Do you take enough leisure for prayer to actually get into God's presence? Do you really give yourself up to prayer in the time that you do take?


8. Prayer, in every care and anxiety and need of life, with thanksgiving, is the means that God has appointed for our obtaining freedom from all anxiety, and the peace of God, which passes all understanding.

"Be careful for nothing," says Paul, "but in everything by prayer and supplication with thanksgiving let your requests be made known unto God, and the peace of God, which passeth all understanding, shall keep your hearts and minds through Christ Jesus" (Philippians 4:6–7). To many this seems, at the first glance, the picture of a life that is beautiful, but beyond the reach of ordinary mortals; not so at all. The verse tells us how the life is attainable by every child of God: "Be careful for nothing," or as the Revised Version reads, "In nothing be anxious." The remainder of the verse tells us how, and it is very simple: "But in everything by prayer and supplication with thanksgiving let your requests be made known unto God." What could be plainer or more simple than that? Just keep in constant touch with God, and when trouble or vexation, great or small, comes up, speak to Him about it, never forgetting to return thanks for what He has already done. What will the result be? "The peace of God, which passeth all understanding, shall guard your hearts and your thoughts in Christ Jesus" (RV).

That is glorious, and as simple as it is glorious! Thank God, many are trying it. Don't you know anyone who is always serene? Perhaps he is a very stormy man by his natural makeup, but troubles and conflicts and reverses and bereavements may sweep around him, and the peace of God, which passes all understanding, guards his heart and his thoughts in Christ Jesus.

We all know such persons. How do they manage it?

Just by prayer, that is all. Those persons who know the deep peace of God, the unfathomable peace that passes all understanding, are always men and women of much prayer.

Some of us let the hurry of our lives crowd prayer out, and what a waste of time and energy and nerve force there is by the constant worry! One night of prayer will save us from the many nights of insomnia. Time spent in prayer is not wasted but time invested at big interest.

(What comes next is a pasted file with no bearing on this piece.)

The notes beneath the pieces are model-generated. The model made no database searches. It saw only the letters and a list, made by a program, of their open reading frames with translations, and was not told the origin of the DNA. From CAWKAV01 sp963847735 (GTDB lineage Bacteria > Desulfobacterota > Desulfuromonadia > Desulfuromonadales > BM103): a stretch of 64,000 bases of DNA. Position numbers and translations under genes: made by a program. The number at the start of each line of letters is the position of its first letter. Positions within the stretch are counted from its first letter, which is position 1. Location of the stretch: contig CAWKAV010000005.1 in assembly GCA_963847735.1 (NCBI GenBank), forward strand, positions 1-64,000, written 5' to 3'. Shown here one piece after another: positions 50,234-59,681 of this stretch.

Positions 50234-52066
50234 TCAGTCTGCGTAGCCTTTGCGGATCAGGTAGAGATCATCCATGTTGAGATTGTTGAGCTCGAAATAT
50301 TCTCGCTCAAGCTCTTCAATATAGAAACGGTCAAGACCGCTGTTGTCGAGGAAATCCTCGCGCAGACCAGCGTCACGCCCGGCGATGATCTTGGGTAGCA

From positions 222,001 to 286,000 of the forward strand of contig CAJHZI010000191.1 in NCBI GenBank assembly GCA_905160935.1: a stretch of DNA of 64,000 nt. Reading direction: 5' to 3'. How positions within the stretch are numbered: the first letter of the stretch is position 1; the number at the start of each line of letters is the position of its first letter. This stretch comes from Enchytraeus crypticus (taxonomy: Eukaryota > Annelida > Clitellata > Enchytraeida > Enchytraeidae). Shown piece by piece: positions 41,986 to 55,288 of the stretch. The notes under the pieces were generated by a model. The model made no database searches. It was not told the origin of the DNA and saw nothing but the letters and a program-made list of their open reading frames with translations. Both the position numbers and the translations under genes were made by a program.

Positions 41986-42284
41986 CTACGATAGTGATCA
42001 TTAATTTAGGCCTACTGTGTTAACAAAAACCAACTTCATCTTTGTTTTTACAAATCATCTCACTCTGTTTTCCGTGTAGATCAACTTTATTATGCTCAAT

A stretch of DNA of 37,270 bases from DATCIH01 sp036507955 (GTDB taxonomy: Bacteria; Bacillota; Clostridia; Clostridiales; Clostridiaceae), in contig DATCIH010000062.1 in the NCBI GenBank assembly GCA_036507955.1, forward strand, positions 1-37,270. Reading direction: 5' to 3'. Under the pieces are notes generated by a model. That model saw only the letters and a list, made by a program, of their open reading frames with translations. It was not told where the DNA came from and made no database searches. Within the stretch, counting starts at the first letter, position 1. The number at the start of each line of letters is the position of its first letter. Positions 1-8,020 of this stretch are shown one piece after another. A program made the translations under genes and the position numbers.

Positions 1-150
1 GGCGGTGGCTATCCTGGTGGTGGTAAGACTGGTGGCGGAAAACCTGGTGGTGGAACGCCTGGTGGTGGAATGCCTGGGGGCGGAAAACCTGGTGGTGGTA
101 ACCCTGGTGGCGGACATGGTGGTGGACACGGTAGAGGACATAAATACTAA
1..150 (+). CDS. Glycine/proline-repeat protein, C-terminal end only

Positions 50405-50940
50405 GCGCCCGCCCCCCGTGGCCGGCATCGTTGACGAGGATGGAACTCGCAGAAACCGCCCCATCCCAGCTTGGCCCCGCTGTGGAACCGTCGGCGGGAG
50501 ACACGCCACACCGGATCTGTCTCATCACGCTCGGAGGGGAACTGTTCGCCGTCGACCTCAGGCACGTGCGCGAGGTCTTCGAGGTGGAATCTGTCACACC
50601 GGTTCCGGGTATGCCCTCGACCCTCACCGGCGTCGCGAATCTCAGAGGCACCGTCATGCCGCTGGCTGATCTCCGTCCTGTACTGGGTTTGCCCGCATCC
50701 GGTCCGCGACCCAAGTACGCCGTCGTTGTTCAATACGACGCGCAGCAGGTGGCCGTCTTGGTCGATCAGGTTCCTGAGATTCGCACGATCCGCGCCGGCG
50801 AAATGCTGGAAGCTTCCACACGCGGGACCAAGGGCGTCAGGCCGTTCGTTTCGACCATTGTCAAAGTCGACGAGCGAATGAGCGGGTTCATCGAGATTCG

If we would only spend more time in prayer, there would be more fullness of the Spirit's power in our work. Many and many a man who once worked unmistakably in the power of the Holy Spirit is now filling the air with empty shoutings and beating it with his meaningless gesticulations, because he has let prayer be crowded out. We must spend much time on our knees before God, if we are to continue in the power of the Holy Spirit.


9. Prayer is the means that Christ has appointed whereby our hearts shall not become overcharged with surfeiting and drunkenness and cares of this life, and so the day of Christ's return comes upon us suddenly as a snare.

One of the most interesting and solemn passages upon prayer in the Bible is along this line (Luke 21:34–36). "Take heed to yourselves, lest at any time your hearts be overcharged with surfeiting, and drunkenness, and cares of this life, and so that day come upon you unawares. For as a snare shall it come on all them that dwell on the face of the whole earth. Watch ye therefore, and pray always, that ye may be accounted worthy to escape all these things that shall come to pass, and to stand before the Son of man." According to this passage there is only one way in which we can be prepared for the coming of the Lord when He appears, that is, through much prayer.

The coming again of Jesus Christ is a subject that is awakening much interest and much discussion in our day; but it is one thing to be interested in the Lord's return, and to talk about it, and quite another thing to be prepared for it. We live in an atmosphere that has a constant tendency to unfit us for Christ's coming. The world tends to draw us down by its gratifications and by its cares. There is only one way by which we can rise triumphant above these things— by constant watching unto prayer, that is, by sleeplessness unto prayer. Watch in this passage is the same strong word used in Ephesians 6:18, and always the same strong phrase in every season. The man who spends little time in prayer, who is not steadfast and constant in prayer, will not be ready for the Lord when He comes. But we may be ready. How? Pray! Pray! Pray!


10. Because of what prayer accomplishes.

Much has really been said upon that already, but there is much also that should be added.


(Continues...)

Excerpted from How to Pray by R. A. Torrey. Copyright © 2007 Moody Bible Institute. Excerpted by permission of Moody Publishers.
All rights reserved. No part of this excerpt may be reproduced or reprinted without permission in writing from the publisher.
Excerpts are provided by Dial-A-Book Inc. solely for the personal use of visitors to this web site.

Table of Contents

TABLE OF CONTENTS

Introduction 

1. The Importance of Prayer 

2. Praying to God

3. Obeying and Praying 

4. Praying in the Name of Christ and According
      to the Will of God

5. Praying in the Spirit

6. Always Praying and Not Fainting

7. Abiding in Christ

8. Praying with Thanksgiving

9. Hindrances to Prayer

10. When to Pray

11. The Need of a General Revival 

12. The Place of Prayer Before and During Revivals

To Think About